Situated in the Ilocos Region, Mangatarem, Pangasinan is a home for a Juana with a passionate heart in serving the people. Lea Astrude Santiago, whose dreams to alleviate hunger and poverty turned into a mission as she changed her career path from being a politician into a farmer. 

Santiago started her journey in public service at a young age. She became part of Sanggunian ng Kabataan when she was 19 years old. After that, she got elected as a barangay kagawad; she became a councilor in Marikina for two terms. 

Whenever she visited Pangasinan, she always noticed that their province had a large land area for rice. Mangatarem, her mother’s hometown, is considered the rice granary of Pangasinan. 

However, she got confused when she learned that farmers are in debt, bereft of enough food to eat, and lack money to buy their food – contradicting their job as food producers. Santiago was surprised when farmers attributed their problems to “gawat”. It challenged and motivated her to help farmers eradicate “gawat”.  

Humble Beginning

The life she led was serving the people through politics. She was not interested in farming since it was preoccupied with her political advocacies. Nonetheless, upon retiring from public service in the City Government of Marikina, she realized that it was time for her to serve her mother’s hometown. 

She wanted to help the community not as an elective official but as a simple private person in her way. Her journey in agriculture started when she established the Our Farm Republic (OFR), which her family purchased in the late 1990s.

The path she took was a rocky road. She did not know much about agriculture, but her commitment, dedication, and heart’s desires pushed her to continue what she started. 

Santiago asked for barangay and municipal assistance, which helped her attend the Department of Agriculture (DA) training activities. The training activities brought an entirely new spin in her journey as she realized that farming is good, but it is better to share knowledge with the community. That realization encouraged her to make her farm a government partner. 

Currently, OFR is a DA-accredited Organic Techno-Demo Farm; a Learning Site for Agriculture (LSA), and a School for Practical Agriculture (SPA) of the Agricultural Training Institute (DA-ATI); an accredited Farm Tourism Site of the Department of Tourism (DOT); and an accredited Farm School of the Technical Education and Skills Development Authority (TESDA). The farm was also certified following Good Agricultural Practices (GAP) in the Philippines.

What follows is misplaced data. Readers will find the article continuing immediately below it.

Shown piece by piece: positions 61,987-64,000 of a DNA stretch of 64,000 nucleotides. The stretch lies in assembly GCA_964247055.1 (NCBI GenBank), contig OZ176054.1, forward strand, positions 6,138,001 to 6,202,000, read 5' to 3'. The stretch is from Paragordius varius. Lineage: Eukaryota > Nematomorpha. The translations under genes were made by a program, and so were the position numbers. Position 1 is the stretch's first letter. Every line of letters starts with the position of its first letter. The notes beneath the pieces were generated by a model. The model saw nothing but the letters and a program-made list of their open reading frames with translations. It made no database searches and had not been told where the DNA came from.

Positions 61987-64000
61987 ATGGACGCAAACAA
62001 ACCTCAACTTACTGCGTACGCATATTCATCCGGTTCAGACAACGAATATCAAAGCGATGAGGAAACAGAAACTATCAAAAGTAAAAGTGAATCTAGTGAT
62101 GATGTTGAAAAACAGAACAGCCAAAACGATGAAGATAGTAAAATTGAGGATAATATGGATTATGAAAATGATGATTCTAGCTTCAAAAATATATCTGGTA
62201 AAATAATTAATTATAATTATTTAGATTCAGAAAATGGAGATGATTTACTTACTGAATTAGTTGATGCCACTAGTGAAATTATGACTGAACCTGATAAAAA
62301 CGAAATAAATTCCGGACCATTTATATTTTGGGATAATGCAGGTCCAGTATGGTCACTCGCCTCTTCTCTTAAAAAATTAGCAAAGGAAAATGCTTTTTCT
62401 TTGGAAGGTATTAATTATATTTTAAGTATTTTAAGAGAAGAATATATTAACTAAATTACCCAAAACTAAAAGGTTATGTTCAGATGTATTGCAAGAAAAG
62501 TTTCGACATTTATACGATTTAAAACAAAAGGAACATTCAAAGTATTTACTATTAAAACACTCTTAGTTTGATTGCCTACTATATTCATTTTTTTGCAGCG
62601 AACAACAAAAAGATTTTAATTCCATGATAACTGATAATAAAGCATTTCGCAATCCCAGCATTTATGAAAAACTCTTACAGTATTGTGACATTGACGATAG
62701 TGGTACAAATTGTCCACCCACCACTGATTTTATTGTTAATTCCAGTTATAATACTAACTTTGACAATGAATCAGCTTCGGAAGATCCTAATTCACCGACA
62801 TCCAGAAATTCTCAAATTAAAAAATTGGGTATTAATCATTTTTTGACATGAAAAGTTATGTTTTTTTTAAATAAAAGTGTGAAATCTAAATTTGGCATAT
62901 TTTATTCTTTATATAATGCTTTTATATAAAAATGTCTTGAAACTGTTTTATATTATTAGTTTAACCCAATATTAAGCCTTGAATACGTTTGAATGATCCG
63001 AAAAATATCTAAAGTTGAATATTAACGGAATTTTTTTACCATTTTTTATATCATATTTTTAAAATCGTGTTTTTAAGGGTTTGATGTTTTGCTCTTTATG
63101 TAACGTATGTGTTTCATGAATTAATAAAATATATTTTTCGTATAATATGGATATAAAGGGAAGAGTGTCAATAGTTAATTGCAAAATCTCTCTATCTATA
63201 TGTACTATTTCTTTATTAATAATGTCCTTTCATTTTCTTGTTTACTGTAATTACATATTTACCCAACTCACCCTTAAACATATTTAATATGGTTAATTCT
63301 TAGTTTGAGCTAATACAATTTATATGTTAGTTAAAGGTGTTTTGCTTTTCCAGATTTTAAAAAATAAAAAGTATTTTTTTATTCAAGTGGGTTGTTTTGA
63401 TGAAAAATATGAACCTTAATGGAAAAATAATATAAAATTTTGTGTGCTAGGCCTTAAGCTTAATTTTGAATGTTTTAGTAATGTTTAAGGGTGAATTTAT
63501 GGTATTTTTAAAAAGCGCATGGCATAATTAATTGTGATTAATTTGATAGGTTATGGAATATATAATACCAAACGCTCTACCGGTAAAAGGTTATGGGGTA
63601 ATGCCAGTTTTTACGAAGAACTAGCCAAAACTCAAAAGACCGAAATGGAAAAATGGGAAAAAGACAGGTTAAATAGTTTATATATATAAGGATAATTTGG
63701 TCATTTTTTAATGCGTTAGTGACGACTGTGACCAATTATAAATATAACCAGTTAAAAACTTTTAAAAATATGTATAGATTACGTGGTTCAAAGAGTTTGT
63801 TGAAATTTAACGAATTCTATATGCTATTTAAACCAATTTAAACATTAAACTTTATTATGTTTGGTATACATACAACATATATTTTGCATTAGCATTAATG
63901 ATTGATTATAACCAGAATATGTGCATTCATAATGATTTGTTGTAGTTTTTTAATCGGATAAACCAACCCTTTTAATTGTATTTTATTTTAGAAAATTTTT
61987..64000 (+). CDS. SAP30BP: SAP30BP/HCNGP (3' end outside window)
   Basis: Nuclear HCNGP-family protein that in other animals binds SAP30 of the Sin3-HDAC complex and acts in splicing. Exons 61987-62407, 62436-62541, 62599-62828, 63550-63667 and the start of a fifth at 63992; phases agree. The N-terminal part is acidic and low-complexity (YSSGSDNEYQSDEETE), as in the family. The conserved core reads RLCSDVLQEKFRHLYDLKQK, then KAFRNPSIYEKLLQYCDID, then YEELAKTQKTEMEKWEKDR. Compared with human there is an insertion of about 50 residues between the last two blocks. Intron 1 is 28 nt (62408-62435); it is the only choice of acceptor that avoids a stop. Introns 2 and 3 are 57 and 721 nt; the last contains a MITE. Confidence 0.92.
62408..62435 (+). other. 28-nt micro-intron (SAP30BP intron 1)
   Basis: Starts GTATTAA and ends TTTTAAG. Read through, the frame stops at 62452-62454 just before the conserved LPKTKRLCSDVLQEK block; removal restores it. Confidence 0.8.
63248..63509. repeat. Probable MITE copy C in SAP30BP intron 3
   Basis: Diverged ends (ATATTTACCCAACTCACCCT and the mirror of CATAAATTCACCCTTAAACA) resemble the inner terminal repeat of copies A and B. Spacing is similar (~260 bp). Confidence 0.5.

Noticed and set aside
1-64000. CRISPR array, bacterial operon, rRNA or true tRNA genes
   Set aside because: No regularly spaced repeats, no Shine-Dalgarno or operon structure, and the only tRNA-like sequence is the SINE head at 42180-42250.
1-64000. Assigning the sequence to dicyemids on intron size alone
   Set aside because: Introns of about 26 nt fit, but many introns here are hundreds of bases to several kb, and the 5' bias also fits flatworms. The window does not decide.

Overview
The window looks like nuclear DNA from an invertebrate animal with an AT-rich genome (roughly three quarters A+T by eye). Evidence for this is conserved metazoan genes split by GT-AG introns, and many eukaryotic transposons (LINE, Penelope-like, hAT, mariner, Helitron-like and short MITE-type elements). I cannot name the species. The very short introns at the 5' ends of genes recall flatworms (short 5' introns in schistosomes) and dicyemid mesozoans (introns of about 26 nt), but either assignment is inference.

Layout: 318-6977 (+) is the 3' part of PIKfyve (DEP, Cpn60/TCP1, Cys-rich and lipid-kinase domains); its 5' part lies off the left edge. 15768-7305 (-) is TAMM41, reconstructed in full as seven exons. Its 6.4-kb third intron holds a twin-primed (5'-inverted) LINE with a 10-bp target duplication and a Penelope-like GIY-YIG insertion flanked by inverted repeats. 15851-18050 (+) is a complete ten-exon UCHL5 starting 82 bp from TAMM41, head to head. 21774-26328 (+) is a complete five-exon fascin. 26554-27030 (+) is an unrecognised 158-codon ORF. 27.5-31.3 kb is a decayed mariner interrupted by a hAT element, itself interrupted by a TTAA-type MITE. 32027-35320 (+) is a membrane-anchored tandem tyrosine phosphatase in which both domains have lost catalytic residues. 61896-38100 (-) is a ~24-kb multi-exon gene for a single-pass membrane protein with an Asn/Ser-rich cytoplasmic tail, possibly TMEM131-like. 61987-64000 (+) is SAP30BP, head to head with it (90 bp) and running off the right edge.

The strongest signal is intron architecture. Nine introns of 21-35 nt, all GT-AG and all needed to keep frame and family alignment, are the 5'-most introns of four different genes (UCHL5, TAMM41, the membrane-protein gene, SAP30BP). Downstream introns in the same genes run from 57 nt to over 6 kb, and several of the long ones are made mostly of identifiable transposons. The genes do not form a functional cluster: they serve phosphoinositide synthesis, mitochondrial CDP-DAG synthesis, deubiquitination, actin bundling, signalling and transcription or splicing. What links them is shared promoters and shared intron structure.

Indeed, partnering with the government gave birth to a better version of OFR with a more robust mission – combating “gawat” through knowledge sharing on modern agricultural technologies. 

Our Farm Republic

Santiago personally coined “Our Farm Republic”. She intentionally chose the word “our” because she wanted to depict a feeling of owning a farm to her farm visitors. Also, she set “Masayang Buhay, Masaganang Ani” as OFR’s tagline. 

Meanwhile, Santiago dreamed of living on a farm where she could harvest at any season. She believes that farmers should never have “gawat” season and experience hunger. Instead, they should have enough food to feed their family, share with the community, and sell. Thus, farming for her is not about producing alone but also earning to improve the economic condition.

Thus, she made OFR an integrated, diversified, and organic farm. It is wholly planted with vegetables, herbs and spices, edible flowers, and rice. She also raises livestock and fish on her farm. Having all of these on her farm, she called themselves “Team Busog”. 

Programs for Rice Farmers

Her innate sense of leadership caused a ripple effect in her community. OFR, being one of over 200 farm schools nationwide, administered the Rice Competitiveness Enhancement Fund – Farmer Field School (RCEF-FFS) under the Rice Extension Services Program (RCEF-RESP). 

In fact, in 2020, OFR provided free training on the latest methods and technologies on producing high-quality inbred rice, seed certification, farm mechanization, and financial literacy under FFS to 75 farmers. 

Aside from promoting modern rice farming technologies, Santiago is also advocating good farming practices among farmers. One of which is smart financial management. 

Improper record-keeping is among the poor farming practices that she observed. In addition, farmers did not include their labor fees and rent to pay in their expenses, so she emphasized it whenever she conducted the training. Santiago believes that meticulous women can significantly contribute to the problem.

Reaping the Lifelong Gem

Santiago did an excellent job with zero knowledge in agriculture as she is now reaping the lifelong gem of her hard work. 

“Success is knowing that, whatever it is that you believe, you can influence other people. I am not saying that our practices are the best, but I am sharing that those practices work for me, and I hope those work for you, too,” she concluded. 

The recognition they are receiving is priceless. However, Santiago’s true gems are those farmers she trained who now combated “gawat” through farming by following her teachings and initiatives.


Written by: Sweet Jessabel M. De Guzman